At the Dec. 11 Youth Night I promised a blog post that would recap the semester. I will now deliver!
The Light Shines in the Darkness...
We opened our semester with a high-energy Kickoff that celebrated our 25th year of Youth Ministry at the Parish, and introduced our theme for 2011-2012: "The Light shines in the darkness, and the darkness has not overcome it" (Jn. 1:5). This theme centers upon a personal encounter with Christ, the Light of Life. This encounter is really an invitation into a relationship that illumines, awakens, and renews one's humanity. The light of Christ really can change your life...and it really does cut through the darkness of fear, doubt and sin....but only if one allows it to.
Where do we encounter this light? Through the Church. Christ is alive and well (thanks to the resurrection!) and he can be encountered today, just as he was encountered 2000 years ago, through the Church - her witnesses, words and Sacraments.
In an attempt to grow in this relationship with Christ, and as witnesses within the Church, we looked primarily at our words, the words we said at Mass, and the Word made flesh and encountered in the Sacrament of the Eucharist.
John 6 lays out Jesus' insistence upon the Bread of Life being one and the same with his flesh. As the crowds begin to realize that he is speaking literally, they walk. Will we? Read more about this Youth Night HERE.
Each Mass opens with a time of preparation, called the Liturgy of the Word. We are preparing ourselves for a real encounter with Christ, the Light of Life, in the Eucharist. The Church looks to Christ's walk on the Road to Emmaus as a pedagogical example - and fashions the liturgy as such. Christ breaks open the words of Scripture in light of the saving action that happens at Calvary. Then, he breaks the bread and gives it. The Word of God in Scripture is encountered in the Sacrament of the Eucharist. The Word of God in Scripture prepares our minds and hearts for receiving Christ, the true Bread of Life, in the Eucharist.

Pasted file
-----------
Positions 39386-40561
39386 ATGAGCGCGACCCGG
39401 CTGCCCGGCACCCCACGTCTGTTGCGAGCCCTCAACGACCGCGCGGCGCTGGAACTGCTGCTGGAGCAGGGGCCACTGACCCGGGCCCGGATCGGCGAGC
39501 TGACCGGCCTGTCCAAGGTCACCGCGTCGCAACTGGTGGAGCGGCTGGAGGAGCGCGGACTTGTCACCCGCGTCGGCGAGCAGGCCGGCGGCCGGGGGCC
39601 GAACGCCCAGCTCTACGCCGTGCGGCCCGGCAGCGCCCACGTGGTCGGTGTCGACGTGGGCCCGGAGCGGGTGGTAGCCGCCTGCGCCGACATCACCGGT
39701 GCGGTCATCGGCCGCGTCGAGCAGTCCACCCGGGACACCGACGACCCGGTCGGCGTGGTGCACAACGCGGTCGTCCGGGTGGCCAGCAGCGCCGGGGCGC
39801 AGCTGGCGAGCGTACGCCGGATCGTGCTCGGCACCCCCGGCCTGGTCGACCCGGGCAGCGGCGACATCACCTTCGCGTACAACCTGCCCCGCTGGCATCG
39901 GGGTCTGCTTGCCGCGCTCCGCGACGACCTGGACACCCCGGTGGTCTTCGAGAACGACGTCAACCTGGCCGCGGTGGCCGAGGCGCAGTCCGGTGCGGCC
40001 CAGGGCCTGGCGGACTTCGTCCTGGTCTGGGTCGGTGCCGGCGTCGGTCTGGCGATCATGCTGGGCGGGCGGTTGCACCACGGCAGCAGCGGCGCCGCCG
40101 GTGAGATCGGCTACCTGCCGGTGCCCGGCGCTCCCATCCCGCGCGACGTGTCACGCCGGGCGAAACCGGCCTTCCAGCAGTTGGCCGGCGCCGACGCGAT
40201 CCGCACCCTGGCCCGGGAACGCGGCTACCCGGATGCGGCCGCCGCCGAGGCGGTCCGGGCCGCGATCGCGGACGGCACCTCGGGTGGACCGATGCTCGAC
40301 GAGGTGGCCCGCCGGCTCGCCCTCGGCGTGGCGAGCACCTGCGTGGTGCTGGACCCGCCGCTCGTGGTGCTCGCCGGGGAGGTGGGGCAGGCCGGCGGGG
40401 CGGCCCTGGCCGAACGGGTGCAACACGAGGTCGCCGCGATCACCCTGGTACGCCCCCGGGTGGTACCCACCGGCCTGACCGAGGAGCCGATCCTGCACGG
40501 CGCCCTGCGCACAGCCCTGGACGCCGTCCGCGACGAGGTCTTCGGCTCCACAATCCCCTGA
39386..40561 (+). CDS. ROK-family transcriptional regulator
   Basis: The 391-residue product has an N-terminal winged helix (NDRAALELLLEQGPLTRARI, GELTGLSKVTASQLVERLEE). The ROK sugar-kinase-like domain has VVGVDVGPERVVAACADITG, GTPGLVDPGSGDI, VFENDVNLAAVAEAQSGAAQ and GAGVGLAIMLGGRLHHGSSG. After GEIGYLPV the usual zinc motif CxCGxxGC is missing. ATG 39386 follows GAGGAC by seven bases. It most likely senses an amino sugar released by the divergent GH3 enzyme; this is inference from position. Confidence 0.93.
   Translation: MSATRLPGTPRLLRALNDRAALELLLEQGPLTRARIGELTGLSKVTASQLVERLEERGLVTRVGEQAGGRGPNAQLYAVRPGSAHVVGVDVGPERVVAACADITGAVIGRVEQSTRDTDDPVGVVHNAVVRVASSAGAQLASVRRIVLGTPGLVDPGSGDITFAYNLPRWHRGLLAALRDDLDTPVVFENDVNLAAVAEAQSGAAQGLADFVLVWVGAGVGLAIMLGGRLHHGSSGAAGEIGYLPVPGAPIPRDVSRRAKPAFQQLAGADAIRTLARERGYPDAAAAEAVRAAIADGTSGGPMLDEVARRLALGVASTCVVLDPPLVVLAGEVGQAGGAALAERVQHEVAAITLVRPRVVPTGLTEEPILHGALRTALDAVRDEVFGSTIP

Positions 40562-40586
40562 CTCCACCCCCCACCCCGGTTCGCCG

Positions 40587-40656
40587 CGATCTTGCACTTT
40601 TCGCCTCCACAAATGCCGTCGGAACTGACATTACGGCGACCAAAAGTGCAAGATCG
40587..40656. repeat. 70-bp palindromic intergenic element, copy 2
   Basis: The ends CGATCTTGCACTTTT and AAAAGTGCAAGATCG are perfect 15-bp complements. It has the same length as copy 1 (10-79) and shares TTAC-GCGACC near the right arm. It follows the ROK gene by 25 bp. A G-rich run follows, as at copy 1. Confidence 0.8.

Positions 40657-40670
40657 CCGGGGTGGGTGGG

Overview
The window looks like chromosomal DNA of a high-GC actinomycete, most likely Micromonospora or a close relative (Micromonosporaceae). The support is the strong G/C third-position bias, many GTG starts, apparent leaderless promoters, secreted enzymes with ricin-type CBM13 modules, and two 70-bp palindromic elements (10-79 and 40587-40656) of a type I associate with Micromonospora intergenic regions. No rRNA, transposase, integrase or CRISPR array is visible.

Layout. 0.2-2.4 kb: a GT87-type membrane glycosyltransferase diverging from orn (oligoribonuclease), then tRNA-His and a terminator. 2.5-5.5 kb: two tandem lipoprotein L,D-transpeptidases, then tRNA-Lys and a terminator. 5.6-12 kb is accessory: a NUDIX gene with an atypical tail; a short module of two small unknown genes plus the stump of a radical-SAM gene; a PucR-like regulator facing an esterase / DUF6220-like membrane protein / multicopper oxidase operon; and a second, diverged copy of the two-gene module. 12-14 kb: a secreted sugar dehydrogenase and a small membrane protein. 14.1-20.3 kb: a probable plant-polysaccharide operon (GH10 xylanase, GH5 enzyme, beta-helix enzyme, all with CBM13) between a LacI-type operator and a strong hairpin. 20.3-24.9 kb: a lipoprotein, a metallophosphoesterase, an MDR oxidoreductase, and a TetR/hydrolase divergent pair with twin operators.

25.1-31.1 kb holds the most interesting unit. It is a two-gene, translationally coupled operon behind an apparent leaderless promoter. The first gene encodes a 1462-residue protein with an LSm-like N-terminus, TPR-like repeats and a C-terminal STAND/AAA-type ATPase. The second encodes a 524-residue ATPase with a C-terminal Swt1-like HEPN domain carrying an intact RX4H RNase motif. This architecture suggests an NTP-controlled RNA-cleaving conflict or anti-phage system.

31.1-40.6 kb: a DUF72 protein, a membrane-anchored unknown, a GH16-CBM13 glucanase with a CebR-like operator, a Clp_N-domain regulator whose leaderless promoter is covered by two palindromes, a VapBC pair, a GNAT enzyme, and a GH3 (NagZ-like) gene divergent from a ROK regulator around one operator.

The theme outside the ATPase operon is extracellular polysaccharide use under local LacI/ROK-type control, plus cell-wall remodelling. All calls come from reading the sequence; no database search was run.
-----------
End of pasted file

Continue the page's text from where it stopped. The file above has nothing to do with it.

From this point, we launched into the nitty-gritty elements of the Mass itself. We used the New Translation as a catalyst for our understanding. The words to the New Translation are a bit loftier - they better signify the transcendent realities of the Mass - through which we are invited into a deeper understanding. Our Catechetical Mass helped in this regard, as we took a slow stroll through every element of the Mass and had our questions answered.
We wrapped up the semester by turning to Mary, the first disciple. Through her faith, humility, obedience, and receptivity, Mary received God's Word and goes forth as a disciple to proclaim that Word. So too, we receive the Word of God (by listening to the Scriptures and in the Eucharist) and are literally sent ("Go forth!") to be witnesses to the Light, after each and every Mass.
I can't forget to just mention our big events this semester: Credo, Fall Retreat - Into the Darkness You Shine, Run, Jump,-n-Play, and Ice Skating!
The Word that we receive in the Eucharist also shines light into our lives. This semester, we specifically looked at the words we use...whether in daily life, or when utilizing social media. You can access both of these talks below:
...and the darkness has not overcome it.
Next semester we will take steps to walk in the light, to follow Christ, to live in the light. We'll do this by examining the relationship that we have with Christ. All relationships, even the most loving ones, demand certain things in order for them to bear fruit. Our relationship with God is the same. The morality proposed by the Church ought not be viewed as a list of heavy demands placed upon us. Nor should they/the Church be viewed as an oppressive authority. The morality of the Church is actually quite reasonable. It is one that centers around the Christian event - the relationship with the Person of Christ. We will explore this relationship and the call to achieve greatness (not mediocrity) next semester...so get excited!
May the Light of Christ break into our lives once again this Christmas, and may our ongoing conversion draw us deeper and deeper into the Mystery of God. Merry Christmas!